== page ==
Systemic Lupus Erythematosus
Systemic Lupus Erythematosus (SLE) is the most common form of lupus, a chronic autoimmune disease that can affect any part of the body. In SLE, the body’s immune system mistakenly attacks its own healthy tissues and organs, leading to inflammation and damage. It can sometimes cause serious complications like kidney failure, seizures, or even death.
Lupus can affect people of any age, gender, or ethnicity but is most common in women between 15 and 45.
The signs and symptoms vary widely and may mimic those of other diseases, making diagnosis difficult. The most common symptoms are:
- Aching, swollen, or painful joints
- Constant fatigue
- Fever above 100°F
- Skin rash
- Sensitivity to the sun and other lights
- Hair loss
- Oral ulcers
- Malar rash (a “butterfly”-shaped rash across the cheeks and nose)
The exact cause of lupus is unknown, and doctors are still studying what may trigger or lead to the disease. It is believed to be a combination of genetics, environmental factors, and hormonal changes.
How is SLE Diagnosed?
Your healthcare provider will typically start with a family history to see if lupus runs in your family. Then, they will want to discuss any symptoms you have experienced and perform some lab tests. These tests look for low blood cell counts, anemia, and other abnormalities.
The doctor may also do an antinuclear antibody (ANA) test. This test looks for antibodies — proteins in your body that defend against disease — that could indicate you have an autoimmune disease. People with Systemic Lupus Erythematosus usually test positive for ANAs.
Treatment Options for SLE
There is no known cure for SLE, but early diagnosis and treatment can manage the condition and prevent long-term organ damage. Nonsteroidal anti-inflammatory drugs (NSAIDs), corticosteroids, and immunosuppressant drugs can help. These medications can prevent symptom flares, alleviate inflammation, pain, and swelling, and safeguard against organ damage.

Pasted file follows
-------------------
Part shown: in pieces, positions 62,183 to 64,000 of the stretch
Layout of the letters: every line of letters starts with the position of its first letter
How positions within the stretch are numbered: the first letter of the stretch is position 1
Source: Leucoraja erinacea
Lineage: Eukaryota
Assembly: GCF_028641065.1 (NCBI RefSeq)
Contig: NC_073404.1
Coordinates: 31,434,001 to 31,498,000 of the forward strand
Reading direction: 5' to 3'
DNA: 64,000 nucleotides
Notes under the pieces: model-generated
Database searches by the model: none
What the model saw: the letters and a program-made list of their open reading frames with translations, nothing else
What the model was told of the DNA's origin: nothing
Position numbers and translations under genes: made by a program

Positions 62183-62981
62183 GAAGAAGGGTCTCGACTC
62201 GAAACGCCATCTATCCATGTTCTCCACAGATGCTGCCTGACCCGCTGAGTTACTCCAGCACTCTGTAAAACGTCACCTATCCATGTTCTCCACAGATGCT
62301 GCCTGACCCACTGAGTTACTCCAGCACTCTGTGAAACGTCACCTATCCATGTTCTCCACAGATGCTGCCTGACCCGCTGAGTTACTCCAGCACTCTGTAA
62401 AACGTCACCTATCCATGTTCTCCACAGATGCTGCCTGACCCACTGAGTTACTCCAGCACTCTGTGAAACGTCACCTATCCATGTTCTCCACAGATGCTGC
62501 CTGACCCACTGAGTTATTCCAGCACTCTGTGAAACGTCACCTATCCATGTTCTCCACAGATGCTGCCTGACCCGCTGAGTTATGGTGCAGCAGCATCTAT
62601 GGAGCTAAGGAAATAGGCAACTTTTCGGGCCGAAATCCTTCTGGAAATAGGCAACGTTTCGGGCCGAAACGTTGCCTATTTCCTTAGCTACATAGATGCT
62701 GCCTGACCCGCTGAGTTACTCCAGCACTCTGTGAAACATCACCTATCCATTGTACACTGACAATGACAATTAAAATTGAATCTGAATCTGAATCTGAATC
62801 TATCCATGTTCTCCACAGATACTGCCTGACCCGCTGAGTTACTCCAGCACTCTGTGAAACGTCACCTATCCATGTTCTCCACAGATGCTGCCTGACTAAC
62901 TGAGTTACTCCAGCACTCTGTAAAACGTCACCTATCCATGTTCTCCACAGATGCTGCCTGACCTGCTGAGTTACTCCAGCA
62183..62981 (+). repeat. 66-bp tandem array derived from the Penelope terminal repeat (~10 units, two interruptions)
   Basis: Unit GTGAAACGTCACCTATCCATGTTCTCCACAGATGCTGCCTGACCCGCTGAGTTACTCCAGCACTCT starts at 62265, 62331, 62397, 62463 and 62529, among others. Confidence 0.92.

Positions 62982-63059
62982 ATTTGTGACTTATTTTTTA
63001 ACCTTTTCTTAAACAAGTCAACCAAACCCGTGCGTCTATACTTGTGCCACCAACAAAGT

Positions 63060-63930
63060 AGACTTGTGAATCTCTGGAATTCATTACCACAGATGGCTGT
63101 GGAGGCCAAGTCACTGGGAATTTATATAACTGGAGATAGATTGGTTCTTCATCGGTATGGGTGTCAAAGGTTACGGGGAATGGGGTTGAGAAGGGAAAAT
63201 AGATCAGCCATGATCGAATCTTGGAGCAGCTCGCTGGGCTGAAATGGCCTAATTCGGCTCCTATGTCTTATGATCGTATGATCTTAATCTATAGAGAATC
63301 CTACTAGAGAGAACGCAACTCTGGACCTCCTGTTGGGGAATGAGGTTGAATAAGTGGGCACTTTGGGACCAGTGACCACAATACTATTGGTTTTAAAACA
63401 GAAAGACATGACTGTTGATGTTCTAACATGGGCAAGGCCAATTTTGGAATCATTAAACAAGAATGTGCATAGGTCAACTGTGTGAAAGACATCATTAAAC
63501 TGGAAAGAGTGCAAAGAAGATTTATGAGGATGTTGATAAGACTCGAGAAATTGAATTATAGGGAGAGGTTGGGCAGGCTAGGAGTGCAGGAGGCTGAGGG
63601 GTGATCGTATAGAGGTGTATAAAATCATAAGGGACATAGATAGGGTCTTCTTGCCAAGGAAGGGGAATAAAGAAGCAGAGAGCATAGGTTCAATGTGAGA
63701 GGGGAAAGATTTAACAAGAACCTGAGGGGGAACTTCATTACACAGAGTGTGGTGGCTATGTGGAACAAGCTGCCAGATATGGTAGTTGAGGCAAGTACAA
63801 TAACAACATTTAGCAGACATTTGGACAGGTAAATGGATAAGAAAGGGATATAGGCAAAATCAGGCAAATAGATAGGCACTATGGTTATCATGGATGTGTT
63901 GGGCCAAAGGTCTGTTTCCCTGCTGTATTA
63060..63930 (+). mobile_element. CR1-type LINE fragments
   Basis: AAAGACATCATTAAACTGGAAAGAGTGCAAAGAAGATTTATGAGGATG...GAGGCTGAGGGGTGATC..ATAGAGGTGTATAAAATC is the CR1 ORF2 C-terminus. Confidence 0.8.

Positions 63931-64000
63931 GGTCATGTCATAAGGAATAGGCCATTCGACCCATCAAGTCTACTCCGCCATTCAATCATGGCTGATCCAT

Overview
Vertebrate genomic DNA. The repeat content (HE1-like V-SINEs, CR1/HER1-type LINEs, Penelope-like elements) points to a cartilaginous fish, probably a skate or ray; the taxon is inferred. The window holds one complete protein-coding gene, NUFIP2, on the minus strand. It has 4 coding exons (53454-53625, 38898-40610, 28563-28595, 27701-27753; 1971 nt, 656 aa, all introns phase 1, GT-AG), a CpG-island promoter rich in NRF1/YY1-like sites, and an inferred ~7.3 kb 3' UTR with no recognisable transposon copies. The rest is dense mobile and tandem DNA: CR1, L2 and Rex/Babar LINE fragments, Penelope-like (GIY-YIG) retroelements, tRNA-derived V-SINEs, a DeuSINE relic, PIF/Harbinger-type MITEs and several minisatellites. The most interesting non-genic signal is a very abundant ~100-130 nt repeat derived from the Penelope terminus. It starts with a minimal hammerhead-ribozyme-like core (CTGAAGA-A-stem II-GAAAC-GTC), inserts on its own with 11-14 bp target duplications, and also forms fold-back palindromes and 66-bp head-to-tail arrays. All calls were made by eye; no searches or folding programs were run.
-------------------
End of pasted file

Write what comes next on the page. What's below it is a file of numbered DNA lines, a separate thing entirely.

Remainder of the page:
Triggers that may cause or exacerbate SLE include infections, stress, exposure to sunlight, and certain medications. Individuals with SLE should maintain a healthy diet, exercise regularly, get enough rest, and avoid stress. They should also protect themselves from sunlight by wearing protective clothing and sunscreen.
Unfortunately, lupus is unpredictable, and the way it affects you can change over time. Although challenging, most people can live productive lives with proper treatment and management. Working closely with your healthcare provider is crucial for creating a care plan that works for you.
If you’re experiencing symptoms of Systemic Lupus Erythematosus (SLE), it’s important to schedule an appointment with our Rheumatology team at SMC Physicians today for proper diagnosis and personalized treatment. Early intervention and ongoing management can help control symptoms, prevent organ damage, and improve your quality of life.
Conditions We Treat
We provide ultrasound-guided arthrocentesis (joint injections) of both steroids and gel injections such as Orthovisc and Synvisc.
We offer a state-of-the art private infusion center at each location, offering the following medications and more:
Our Rheumatology Locations: